Tue, 24 Jun 2003

U.S. Senate moves against RI military over Papua incident

The Jakarta Post, Jakarta

Indonesians might have forgotten the bloody attack at Tembagapura, Papua, 10 months ago. But Americans, or at least the U.S. Senate, have not.

The Senate Foreign Relations Committee is trying to block U.S. military aid to Indonesia following revelations that Indonesian Army soldiers were most likely responsible for the attack in which two Americans and one Indonesian were killed and eight other Americans were wounded.

A front page report on Monday in The Asian Wall Street Journal (AWSJ) said that the committee had approved an amendment prohibiting the release of US$600,000 in military training funds for Indonesia until President George W. Bush certified that the Indonesian government would bring to justice those responsible for the attack.

The amendment is expected to reach the Senate floor this summer.

The Bush administration, according to the report, has opposed the amendment.

A White House spokesman, Sean McCormack, said: "It is important that we do everything possible to improve the human rights record of the Indonesian military through continued interaction with the U.S. military."

Nevertheless, the U.S. government still does not know for certain who ordered or carried out the ambush despite an investigation by Federal Bureau of Investigation agents at the scene.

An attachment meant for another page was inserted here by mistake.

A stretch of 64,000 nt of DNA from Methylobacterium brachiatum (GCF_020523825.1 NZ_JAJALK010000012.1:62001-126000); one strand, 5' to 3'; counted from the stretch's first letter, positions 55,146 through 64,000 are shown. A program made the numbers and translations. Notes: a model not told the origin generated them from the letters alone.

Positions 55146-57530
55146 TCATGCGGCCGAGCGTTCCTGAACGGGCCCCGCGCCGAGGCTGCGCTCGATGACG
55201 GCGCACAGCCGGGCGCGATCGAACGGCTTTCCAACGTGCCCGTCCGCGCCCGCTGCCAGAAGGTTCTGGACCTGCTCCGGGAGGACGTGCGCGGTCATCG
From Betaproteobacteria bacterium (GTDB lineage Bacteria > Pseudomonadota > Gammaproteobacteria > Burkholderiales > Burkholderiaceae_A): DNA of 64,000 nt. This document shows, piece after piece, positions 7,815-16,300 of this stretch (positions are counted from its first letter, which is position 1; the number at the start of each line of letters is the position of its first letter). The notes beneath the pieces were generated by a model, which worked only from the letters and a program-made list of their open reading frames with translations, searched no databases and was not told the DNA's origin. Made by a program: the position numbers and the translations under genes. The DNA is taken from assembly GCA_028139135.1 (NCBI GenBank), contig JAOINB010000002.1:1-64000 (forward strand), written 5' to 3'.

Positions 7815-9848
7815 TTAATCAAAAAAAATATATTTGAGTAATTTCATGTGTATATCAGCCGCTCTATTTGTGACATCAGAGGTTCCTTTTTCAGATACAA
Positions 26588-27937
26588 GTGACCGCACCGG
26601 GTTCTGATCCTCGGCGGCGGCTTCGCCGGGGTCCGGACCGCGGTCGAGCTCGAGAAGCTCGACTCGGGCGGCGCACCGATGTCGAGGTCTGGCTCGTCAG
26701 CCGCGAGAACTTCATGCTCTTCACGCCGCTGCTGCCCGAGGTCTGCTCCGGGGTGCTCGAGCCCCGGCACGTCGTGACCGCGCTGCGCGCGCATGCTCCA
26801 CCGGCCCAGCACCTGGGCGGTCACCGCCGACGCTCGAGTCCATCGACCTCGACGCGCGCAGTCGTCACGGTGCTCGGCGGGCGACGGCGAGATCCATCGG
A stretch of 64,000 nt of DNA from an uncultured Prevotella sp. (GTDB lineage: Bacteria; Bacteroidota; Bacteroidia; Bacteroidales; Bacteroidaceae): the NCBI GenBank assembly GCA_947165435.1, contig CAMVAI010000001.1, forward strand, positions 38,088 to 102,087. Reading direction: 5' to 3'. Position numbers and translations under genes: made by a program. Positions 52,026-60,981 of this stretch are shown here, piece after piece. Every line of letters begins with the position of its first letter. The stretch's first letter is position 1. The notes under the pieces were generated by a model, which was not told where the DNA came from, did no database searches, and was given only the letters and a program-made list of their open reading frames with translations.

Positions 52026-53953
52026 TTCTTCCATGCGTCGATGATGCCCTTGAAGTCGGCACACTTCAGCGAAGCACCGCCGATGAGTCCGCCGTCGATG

Congress has been given intelligence reports that support the conclusion of a preliminary Indonesian police investigation that found that "there is a strong possibility" the shooting was carried out by Indonesian soldiers.

"The preponderance of evidence indicates to us that members of the Indonesian Army were responsible for the murders in Papua," Matthew P. Daley, deputy assistant secretary of state for East Asian and Pacific Affairs, told AWSJ in an interview.

"The question of what level and for what motive did these murders take place is of deep interest to the United States."

The military, however, has denied involvement in the attacks. Instead, it has blamed the poorly-armed separatist Free Papua Organization (OPM).

The FBI is continuing to investigate the case as its agents were not given free access to sources at the scene when in Indonesia. They were required to interview witnesses in the presence of the Indonesian authorities and were not allowed to bring forensic evidence back to the U.S. for analysis, the report said.

Given the incomplete status of the investigation by the FBI, the U.S. State Department is still debating whether to release $400,000 in fiscal-year-2003 military funds to Indonesia.

And yet, Indonesia has received other funds from the U.S. According to the AWSJ report, since the Papua attack on August 31, 2002, the U.S. Defense Department has given US$4 million to the Indonesian military for counter-terrorism training.